Legal, Menus




Hypothetically speaking, you learn that your former chef has borrowed your well-recognized restaurant concept and opened his own eatery within proximity to yours. Suddenly, you find that your unique concept of a “pudding-only” menu is now being duplicated in northern California. A bit far-fetched, yes, but stranger things have happened.

As recent news of the travails of a well-known computer firm losing one of its lead executives to its competitor has pronounced, the likelihood of transference of company secrets, financials, and full-scale corporate proprietary information is quite high, especially in this age of quick transmission of computer files, other digitally mastered data and miscellaneous information.  The company supervisor must heed to a vigilant-style of management to ensure safety and compliance records are up to date, yet your most valuable asset (e.g., your employees) may be in need of a more tenable oath of loyalty when it comes to the possible occurrence of proprietary information being shared with your competitors.

For instance, the “Bloomin’ Onion” – a signature trademark recipe owned by Outback Steakhouse has legally identified this as part of their company Trademark, along with other slogans. This and, of course, any other trademarked items, cannot be used in your establishment (at least not by using the same name/identifier). Competitors try to get around this by creating their own nomenclature for the same “type” of recipe, and this has been an acceptable mode for “copycat” routines.

Excerpt from SEC: The Company regards its Outback Steakhouse service mark, its Carrabba’s Italian Grill service mark and its “Bloomin’ Onion” trademark as having significant value and as being important factors in the marketing of its restaurants. The Company has also obtained a trademark for several other of its Outback menu items, and the “No Rules. Just Right.” and “Aussie Mood. Awesome Food.” advertising slogans. The Company is aware of names and marks similar to the service mark of the Company used by other persons in certain geographic areas in which the Company has restaurants. However, the Company believes such uses will not adversely affect the Company. The Company’s policy is to pursue registration of its marks whenever possible and to oppose vigorously any infringement of its marks.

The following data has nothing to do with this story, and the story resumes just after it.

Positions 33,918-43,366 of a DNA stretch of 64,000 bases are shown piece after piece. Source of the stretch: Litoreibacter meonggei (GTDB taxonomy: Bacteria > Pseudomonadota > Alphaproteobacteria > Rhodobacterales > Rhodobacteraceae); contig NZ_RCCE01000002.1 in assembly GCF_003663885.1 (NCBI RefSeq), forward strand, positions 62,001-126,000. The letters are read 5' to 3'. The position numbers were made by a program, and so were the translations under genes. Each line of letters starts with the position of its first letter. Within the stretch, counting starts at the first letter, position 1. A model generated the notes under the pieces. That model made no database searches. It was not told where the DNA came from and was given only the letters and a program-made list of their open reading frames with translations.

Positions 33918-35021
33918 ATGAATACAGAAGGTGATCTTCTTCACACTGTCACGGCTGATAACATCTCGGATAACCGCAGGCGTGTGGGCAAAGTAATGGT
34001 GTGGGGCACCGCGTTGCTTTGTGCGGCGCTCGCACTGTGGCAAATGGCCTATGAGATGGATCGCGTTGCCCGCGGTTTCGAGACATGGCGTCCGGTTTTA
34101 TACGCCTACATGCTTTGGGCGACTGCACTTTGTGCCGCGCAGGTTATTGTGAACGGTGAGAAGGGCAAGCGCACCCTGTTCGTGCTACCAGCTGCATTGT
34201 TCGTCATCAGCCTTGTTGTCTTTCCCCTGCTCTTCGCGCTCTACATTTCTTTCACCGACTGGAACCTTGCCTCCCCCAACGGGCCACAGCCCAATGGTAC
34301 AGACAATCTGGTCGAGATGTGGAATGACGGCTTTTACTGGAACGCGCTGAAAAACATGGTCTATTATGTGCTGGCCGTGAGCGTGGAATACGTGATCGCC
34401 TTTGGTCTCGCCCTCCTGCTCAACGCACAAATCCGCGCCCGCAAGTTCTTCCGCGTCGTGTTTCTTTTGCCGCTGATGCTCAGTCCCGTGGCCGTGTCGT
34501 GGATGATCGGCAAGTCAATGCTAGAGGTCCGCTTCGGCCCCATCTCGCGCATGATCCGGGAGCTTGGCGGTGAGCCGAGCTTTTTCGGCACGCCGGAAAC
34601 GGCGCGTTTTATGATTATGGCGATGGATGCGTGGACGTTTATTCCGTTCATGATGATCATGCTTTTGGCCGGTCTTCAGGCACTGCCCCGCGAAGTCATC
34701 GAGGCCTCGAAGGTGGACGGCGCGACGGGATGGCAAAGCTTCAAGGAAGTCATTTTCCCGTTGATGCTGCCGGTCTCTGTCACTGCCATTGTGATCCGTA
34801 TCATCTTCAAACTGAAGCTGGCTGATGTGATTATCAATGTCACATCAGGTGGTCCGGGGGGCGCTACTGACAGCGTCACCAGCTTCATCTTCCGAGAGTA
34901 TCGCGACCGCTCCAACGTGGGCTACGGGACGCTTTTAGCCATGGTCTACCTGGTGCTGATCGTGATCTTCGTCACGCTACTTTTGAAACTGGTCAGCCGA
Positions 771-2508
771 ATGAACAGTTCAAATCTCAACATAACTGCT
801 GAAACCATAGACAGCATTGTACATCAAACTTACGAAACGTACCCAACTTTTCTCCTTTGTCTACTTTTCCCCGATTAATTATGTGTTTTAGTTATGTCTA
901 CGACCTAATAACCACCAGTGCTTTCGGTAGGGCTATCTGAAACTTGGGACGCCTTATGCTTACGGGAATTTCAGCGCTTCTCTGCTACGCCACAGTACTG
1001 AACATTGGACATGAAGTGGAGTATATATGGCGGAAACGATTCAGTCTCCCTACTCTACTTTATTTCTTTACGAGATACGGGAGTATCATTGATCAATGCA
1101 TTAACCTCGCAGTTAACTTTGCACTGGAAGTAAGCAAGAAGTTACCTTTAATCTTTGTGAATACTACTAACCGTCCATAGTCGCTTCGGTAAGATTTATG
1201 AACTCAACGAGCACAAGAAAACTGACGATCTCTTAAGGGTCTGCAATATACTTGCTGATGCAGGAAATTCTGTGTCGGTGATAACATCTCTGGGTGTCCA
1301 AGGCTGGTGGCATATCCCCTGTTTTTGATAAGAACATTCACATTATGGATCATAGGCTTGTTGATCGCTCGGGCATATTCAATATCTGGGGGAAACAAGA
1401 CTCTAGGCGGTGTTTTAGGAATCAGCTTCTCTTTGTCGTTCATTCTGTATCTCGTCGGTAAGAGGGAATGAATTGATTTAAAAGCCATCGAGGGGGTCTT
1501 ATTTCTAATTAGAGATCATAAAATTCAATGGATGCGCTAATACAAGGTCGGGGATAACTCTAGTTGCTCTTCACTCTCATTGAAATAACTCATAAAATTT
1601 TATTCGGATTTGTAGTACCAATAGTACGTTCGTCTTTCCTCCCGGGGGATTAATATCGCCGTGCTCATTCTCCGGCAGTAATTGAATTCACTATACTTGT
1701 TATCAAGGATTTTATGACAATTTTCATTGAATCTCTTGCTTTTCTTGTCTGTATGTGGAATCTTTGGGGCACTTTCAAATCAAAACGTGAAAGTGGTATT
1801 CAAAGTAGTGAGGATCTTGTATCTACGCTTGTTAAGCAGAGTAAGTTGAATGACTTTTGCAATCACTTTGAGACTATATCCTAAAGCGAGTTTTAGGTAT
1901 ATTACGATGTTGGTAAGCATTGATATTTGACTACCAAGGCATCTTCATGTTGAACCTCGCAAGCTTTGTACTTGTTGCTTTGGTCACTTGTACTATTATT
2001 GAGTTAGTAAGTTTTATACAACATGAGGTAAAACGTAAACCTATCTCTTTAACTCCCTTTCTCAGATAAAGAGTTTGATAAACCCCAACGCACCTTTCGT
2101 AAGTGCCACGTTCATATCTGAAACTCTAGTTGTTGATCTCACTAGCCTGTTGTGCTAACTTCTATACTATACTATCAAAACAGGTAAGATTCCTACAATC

There is such a compendium of experiences and blogs on the ownership of recipes and rightful compensation for their uses, I thought that some general discussion of these issues would be appropriate.

Handling legal issues within restaurants will differ to some extent on how corporate businesses are overseeing their employees. In best-practices operations, for instance, it is expected that you would have your chef sign an Employment Contract which includes a complete job description and a confidentiality agreement. Within this contract there should also be specific statements directed at the handling of intellectual property: such as, recipes which are created by the chef while on the job belong to the restaurant while he/she is employed.

For the sake of brevity in this blog, I will offer a list of must-haves in any chef employment contract.

Statement of Duties – Job Description.  This is fairly self-explanatory.

Intellectual Property – Any work done by the chef, or other employee, recipes, procedures, etc. are the property of the restaurant and remain the property of the restaurant upon termination of employment.

Conflict of Interest Statement – Again, self-explanatory, however, might not be practical for part-time employees.

Confidentiality Agreement – Forbids the employee from divulging any of your proprietary information to anyone else. This would include recipes, financial information, vendor agreements, training practices, etc.

Chefs should be required to maintain an up-to-date written journal of their recipes/menus/procedures as part of their best practices methods for your restaurant, including any changes to the job descriptions and, more specifically, any contributory enhancements the chef has introduced to your facility. Should any occasion develop wherein a potential lawsuit develops as a result of employment issues, the written documentation becomes evidence supportive of your business. “This is because it is rarely the truth that wins lawsuits; it is usually the evidence that prevails”.

Make sure the employee signs the Employment Contract (including all the above-noted sections) and initials each page in front of a witness (supervisor, manager) to ensure he/she has read the stipulations and acknowledges such conditions.

Upon termination of employment, the employee must surrender any and all documents and property (including recipes belonging to the restaurant).

This matter is such a widely contested and discussed issue on the Internet, and blogs are overwhelmingly abundant with pros and cons. What have you experienced in your restaurant (as a chef, or as a restaurant owner). I would be interested in hearing your comments.

Read more from an article I came across by Dina Berta (2008) on this issue: